Well, let me not go on about a topic that is so much my happiness alone that it is selfish. Do write and tell me how you fare? What are you doing nowadays? Are you married to the most beautiful girl in the world and surrounded by beautiful kids, or are you still seeking? Was there ever a person who cared so much for beauty as you do, I wonder? Not that anyone could find fault with your taste.Goodbye pal! If you happen by any chance to visit this part of the world, please do drop in to see me. It would bring us the greatest joy to see you again! Please do drop in a letter meanwhile to this address: No. 16, Basheer Bungalow, Second Street, Kolkata.Please give my regards to all at home. With lots of love and best wishes to you.
Your Pal,

Prateik had, of course, never written back or tried to contact his friend. How could he when he didn’t remember the letter at all? As is usually the case, he regretted it deeply now. He took a second look at the address. He would have to look that up some time he said to himself. He shoved the letter behind the mirror and reached over and pulled a small side table towards the bed and sat down. The table held a decanter of cold water, a bottle of wine and two glasses.

Prateik was the third of four sons, and his parents had been wealthy estate owners. They had been tragically killed in a road accident that had taken place several years ago. Prateik had been but a young 15-year-old lad then. His two elder brothers had been at college and high school, respectively. His youngest brother, Akshay, had been a toddler when it took place. Since then, the children had been taken care of by their fond but strict grandmother and a faithful old servant whom the children fondly called “Chacha.” Even when their parents had been alive, the children had remained under the guardianship of their grandmother, for both of Prateik’s parents had been very busy people, tending to the welfare of the people working in their huge estate, attending parties and meetings and organizing functions. But this had turned out to be to the children’s advantage as both Chacha and Grandma were soft-natured, gentle, and yet, firm people whose lives were built around strict principles and who knew the right balance between being too severe and too gentle with the children.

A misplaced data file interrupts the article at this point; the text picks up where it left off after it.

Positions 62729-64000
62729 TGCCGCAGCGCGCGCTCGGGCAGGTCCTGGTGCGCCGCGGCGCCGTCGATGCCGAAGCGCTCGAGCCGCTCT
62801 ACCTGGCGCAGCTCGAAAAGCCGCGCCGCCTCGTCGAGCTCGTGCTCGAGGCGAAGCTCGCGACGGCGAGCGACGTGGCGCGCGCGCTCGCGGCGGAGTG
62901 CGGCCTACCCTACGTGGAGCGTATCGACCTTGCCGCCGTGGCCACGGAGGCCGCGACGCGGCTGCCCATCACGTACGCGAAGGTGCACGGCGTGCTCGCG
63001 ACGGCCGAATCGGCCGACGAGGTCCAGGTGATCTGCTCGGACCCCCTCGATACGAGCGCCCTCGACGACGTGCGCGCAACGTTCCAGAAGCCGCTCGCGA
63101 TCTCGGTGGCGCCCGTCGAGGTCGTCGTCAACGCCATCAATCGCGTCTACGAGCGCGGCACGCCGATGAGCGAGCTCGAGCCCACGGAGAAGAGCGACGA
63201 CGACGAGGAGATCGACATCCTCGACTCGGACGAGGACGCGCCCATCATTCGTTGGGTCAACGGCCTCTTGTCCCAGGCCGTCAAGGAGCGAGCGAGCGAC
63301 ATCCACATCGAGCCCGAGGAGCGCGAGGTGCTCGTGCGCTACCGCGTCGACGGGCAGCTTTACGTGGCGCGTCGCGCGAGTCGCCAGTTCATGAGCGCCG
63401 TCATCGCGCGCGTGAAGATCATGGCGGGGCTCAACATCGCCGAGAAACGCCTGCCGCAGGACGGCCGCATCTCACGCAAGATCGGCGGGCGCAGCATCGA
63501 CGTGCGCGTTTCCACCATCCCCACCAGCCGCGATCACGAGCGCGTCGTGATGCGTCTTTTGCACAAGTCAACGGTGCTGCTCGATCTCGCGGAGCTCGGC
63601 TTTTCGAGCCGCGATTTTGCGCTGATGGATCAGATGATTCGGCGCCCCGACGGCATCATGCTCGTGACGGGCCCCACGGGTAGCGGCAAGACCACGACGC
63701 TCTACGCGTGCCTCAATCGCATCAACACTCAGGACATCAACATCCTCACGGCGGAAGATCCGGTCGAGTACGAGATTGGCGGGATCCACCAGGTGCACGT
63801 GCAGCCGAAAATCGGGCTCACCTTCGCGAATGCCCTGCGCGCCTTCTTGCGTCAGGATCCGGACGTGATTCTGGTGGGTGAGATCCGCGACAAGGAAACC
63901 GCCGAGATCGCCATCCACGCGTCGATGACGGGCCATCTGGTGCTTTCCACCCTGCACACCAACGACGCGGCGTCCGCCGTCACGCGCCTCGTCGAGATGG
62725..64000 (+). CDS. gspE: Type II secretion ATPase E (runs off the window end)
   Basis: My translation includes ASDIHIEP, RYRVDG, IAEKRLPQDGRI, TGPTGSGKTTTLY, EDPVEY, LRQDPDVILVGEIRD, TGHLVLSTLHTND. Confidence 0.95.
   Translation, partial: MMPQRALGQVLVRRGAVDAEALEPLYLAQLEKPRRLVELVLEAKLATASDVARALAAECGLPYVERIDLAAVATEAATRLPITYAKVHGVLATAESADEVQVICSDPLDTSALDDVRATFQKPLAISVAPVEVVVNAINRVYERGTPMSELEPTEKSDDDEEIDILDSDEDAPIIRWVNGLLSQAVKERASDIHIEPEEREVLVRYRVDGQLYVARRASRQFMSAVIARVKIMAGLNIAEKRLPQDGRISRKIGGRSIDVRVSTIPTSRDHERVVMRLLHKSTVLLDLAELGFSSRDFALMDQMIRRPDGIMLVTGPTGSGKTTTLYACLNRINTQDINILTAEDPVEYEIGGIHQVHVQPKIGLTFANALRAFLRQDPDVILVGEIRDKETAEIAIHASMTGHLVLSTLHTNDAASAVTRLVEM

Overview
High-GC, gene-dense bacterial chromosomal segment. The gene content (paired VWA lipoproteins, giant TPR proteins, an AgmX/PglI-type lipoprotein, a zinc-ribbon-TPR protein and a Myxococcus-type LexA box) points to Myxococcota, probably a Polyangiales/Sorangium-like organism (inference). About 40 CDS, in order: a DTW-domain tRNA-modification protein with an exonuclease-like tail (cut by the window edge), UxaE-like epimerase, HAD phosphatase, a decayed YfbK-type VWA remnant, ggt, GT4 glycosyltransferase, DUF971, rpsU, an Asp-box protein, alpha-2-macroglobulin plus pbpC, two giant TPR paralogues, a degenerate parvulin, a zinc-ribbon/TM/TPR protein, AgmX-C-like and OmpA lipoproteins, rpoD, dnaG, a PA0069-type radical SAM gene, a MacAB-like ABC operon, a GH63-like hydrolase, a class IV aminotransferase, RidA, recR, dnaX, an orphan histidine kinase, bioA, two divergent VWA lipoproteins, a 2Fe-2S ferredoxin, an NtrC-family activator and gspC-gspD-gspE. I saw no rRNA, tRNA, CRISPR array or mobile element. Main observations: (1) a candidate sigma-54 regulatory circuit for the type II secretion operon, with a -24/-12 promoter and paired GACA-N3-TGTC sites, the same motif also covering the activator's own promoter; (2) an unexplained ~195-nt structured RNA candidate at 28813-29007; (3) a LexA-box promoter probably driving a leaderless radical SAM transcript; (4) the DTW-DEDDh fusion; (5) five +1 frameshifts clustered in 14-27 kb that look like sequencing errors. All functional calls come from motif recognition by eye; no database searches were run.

Prateik’s father had made it very clear in his Will that he wished his property to be equally divided amongst his four sons. This division of property, however, had not been carried out so far although Prateik’s two elder brothers were married and had two children each. Prateik himself was now 32 years old and still showed no signs of settling down. With his unerring eye for beauty, one would have expected him to have fallen in love and married by then, but curiously, this hadn’t happened. For some reason, Prateik did not show any interest at all in the women of his acquaintance. He made no effort to meet anyone outside of his circle either. When questioned, he said, after thinking it out, “They’re all so similar. They’re all smart and beautiful and well dressed…”
“And those good qualities are not attractive because…?” prompted this brother, Uday.

“Well, I could marry any of them, it wouldn’t matter which one. It would all be the same. I…my soul is not stirred. I don’t know why. 
Maybe I’m not a passionate guy.”

“So maybe you should stop expecting passion and just marry one of them,” said his eldest brother, Tushar.

“Maybe....” Prateik agreed doubtfully.

Not having any real purpose in life, Prateik just got on with it. He did work at keeping the estate running along with his brothers. He visited the tenants, took care of them, helped dispense funds where needed, etc. That apart, however, he just did whatever held his fancy at the moment, such as buying unique art, attending exhibitions, and visiting art galleries, attending parties, reading books, listening to music… and drinking.

Prateik often got drunk at the bar at the end of the village in the evenings. His chauffeur, Jahangir, would then have to carry him to the car with the help of the men in the bar. Once home, Chacha and Jahangir would have to take him upstairs to his room and get him into bed. He had made countless resolutions so far to stop this drinking habit. He no longer enjoyed the liquor. It burned down his food pipe and hit his stomach. But like all aimless people, who, in their unproductive state of mind, thrive on the temporary comfort of bad habits, he could not find a proper reason to stop drinking. What was there in life for him to live for? What was there in life for him to strive for? He had all the wealth a man could desire, and besides, drinking was something to do to fill in those dreadful, boring, empty hours.

[To be continued ...]


  1. Waiting for the next ! This is rivetting ! Thanks Glory, thanks Setu for bringing it to us.

  2. Looking forward to the rest Glory. Keep writing